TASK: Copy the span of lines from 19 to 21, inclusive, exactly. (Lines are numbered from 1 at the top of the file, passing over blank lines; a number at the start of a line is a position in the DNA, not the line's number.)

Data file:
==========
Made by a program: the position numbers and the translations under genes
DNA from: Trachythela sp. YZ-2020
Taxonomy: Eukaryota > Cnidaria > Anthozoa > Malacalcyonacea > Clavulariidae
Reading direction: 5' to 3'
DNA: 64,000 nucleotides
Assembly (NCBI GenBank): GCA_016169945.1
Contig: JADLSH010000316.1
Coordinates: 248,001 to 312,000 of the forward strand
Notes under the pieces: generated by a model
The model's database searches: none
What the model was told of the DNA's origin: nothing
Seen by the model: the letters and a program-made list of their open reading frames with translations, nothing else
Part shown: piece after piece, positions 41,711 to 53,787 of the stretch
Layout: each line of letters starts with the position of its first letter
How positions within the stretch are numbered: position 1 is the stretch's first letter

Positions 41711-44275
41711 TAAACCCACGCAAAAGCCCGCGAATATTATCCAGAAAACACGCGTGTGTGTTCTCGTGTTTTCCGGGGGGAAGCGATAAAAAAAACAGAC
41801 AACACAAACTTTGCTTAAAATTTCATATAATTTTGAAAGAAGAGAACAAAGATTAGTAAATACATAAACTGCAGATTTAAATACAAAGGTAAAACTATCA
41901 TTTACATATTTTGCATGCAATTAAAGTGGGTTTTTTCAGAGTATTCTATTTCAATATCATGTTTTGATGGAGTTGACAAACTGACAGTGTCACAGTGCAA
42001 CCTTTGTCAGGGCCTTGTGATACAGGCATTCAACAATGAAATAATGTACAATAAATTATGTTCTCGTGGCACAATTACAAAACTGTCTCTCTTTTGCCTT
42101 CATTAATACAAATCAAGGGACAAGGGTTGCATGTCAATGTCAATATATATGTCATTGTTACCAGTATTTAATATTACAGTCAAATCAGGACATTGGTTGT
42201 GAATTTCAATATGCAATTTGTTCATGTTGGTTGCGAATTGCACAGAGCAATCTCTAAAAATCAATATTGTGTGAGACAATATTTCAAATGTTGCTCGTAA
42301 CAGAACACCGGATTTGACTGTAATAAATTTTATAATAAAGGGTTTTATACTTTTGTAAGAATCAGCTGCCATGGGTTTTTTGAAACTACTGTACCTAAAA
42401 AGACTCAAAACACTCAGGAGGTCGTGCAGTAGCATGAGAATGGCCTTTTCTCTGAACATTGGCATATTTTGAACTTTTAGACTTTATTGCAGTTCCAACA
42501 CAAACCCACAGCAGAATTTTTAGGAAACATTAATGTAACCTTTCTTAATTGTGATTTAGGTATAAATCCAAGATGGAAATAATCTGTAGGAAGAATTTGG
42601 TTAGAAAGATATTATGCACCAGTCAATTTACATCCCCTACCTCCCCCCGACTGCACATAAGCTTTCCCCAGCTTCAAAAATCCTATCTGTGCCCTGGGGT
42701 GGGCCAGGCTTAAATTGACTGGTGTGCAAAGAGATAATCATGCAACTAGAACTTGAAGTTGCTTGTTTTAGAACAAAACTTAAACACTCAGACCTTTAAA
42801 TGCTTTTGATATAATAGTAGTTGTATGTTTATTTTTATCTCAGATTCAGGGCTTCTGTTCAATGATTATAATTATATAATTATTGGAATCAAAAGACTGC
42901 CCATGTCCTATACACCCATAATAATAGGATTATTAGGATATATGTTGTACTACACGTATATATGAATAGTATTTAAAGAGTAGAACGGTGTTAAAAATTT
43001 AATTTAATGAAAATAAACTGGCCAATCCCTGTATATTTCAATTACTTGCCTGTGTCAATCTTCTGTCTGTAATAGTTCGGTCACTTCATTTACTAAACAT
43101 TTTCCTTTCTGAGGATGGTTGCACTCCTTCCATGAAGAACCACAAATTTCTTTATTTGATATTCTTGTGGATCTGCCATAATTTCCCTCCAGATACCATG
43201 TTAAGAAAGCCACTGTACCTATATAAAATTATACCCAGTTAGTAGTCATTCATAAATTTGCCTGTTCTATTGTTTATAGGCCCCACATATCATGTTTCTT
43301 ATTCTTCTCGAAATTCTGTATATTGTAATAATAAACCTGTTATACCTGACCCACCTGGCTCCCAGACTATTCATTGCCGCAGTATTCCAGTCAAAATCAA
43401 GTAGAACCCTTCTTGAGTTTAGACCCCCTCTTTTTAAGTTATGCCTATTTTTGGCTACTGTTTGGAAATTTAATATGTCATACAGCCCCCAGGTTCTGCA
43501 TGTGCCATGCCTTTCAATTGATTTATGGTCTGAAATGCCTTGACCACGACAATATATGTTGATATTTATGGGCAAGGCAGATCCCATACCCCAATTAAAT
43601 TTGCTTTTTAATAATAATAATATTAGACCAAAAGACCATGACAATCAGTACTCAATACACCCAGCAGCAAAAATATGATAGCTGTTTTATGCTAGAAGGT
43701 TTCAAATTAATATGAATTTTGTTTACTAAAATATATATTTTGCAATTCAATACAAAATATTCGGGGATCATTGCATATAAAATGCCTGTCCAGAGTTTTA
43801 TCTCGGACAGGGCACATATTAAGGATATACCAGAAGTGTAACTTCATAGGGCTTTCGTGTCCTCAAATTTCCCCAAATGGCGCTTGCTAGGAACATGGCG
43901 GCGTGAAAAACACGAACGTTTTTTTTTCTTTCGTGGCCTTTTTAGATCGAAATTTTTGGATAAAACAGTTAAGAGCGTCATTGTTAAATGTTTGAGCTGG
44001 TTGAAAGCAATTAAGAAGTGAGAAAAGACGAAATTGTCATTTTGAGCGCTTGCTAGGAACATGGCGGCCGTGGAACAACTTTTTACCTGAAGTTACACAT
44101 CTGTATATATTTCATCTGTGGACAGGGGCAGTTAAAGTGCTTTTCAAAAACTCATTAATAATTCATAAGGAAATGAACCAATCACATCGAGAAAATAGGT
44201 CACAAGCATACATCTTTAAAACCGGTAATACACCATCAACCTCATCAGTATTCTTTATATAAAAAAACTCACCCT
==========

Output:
41901 TTTACATATTTTGCATGCAATTAAAGTGGGTTTTTTCAGAGTATTCTATTTCAATATCATGTTTTGATGGAGTTGACAAACTGACAGTGTCACAGTGCAA
42001 CCTTTGTCAGGGCCTTGTGATACAGGCATTCAACAATGAAATAATGTACAATAAATTATGTTCTCGTGGCACAATTACAAAACTGTCTCTCTTTTGCCTT
42101 CATTAATACAAATCAAGGGACAAGGGTTGCATGTCAATGTCAATATATATGTCATTGTTACCAGTATTTAATATTACAGTCAAATCAGGACATTGGTTGT